paying for an army of people to go through 256^30,000 variants to
decide which ones are the true ToN's. An upper bound can be found by
compressing the file - PDFs are already compressed, so we could
estimate the information content as being between 25KB and 30KB
Yet, this is already information. Hence if take the equivalence between
the informational and thermodynamic entropies literally, then even in
this case the thermodynamic entropy (that should be possible to measure
by experimental thermodynamics) must exist. What it is in this case?
To a physicist, it is the physical form that is important - the fact
that it is made of paper, with a bit of glue to hold it together.
The arrangement of ink on the pages is probably quite unimportant - a
book of the same size and shape, but with blank pages would do just
as well. Even if the arrangement of ink is important, then does
typesetting the book in a different font lead to the same book or a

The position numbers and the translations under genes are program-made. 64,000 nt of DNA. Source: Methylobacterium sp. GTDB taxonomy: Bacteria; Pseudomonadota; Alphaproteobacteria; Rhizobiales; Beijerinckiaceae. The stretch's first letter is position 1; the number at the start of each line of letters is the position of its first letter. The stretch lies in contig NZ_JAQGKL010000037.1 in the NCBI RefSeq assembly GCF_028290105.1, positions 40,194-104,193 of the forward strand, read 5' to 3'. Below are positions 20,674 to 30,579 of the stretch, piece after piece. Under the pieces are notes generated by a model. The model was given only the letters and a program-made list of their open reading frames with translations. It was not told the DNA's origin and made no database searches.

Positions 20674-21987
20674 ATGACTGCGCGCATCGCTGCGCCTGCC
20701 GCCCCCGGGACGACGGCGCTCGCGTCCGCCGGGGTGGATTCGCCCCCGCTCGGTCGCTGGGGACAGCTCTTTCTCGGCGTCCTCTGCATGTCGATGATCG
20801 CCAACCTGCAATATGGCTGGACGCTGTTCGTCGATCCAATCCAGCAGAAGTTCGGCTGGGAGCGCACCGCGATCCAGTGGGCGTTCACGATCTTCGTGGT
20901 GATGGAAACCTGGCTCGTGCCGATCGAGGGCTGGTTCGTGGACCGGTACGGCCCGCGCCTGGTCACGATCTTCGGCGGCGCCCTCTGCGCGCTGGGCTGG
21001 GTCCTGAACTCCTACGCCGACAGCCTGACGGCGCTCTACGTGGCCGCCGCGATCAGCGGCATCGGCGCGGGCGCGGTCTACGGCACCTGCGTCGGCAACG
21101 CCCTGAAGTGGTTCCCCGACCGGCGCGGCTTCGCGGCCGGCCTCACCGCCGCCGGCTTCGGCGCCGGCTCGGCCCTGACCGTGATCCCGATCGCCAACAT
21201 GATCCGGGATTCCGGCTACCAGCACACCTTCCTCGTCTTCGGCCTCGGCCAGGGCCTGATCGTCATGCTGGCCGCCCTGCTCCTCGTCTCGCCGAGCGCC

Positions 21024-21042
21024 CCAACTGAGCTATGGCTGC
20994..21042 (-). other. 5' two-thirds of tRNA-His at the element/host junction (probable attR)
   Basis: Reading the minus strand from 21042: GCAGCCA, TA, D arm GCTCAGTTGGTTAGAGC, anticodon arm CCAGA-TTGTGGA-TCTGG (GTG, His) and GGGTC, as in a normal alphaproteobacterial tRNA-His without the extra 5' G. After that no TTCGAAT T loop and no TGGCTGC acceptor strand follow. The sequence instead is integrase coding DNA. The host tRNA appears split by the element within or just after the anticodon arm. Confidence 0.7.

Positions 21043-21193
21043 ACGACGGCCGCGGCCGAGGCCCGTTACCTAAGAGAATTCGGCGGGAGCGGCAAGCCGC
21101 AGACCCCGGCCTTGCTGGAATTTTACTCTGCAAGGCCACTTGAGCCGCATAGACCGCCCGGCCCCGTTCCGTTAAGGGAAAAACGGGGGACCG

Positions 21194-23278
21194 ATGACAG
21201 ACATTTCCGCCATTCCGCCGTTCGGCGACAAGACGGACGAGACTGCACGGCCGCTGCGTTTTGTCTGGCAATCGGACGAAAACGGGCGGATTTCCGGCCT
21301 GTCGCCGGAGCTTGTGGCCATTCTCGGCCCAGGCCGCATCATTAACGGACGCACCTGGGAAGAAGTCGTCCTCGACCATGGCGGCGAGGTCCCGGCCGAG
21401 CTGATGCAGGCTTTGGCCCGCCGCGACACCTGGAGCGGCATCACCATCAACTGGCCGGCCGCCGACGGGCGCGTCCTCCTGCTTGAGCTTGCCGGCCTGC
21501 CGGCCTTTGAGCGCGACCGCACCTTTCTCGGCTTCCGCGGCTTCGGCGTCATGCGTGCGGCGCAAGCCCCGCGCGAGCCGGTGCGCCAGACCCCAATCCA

It is a good question and in my view it again shows that thermodynamic
entropy and information are some different things, as for the same
object we can define the information differently (see also below).
To compute the thermodynamic information, one could imagine
performing a massive molecular dynamics simulation, and then count
the number of states that correspond to the physical book, take the
logarithm, then subtract that from the logarithm of the total
possible number of states the molecules could take on (if completely
Do not forget that molecular dynamics simulation is based on the Newton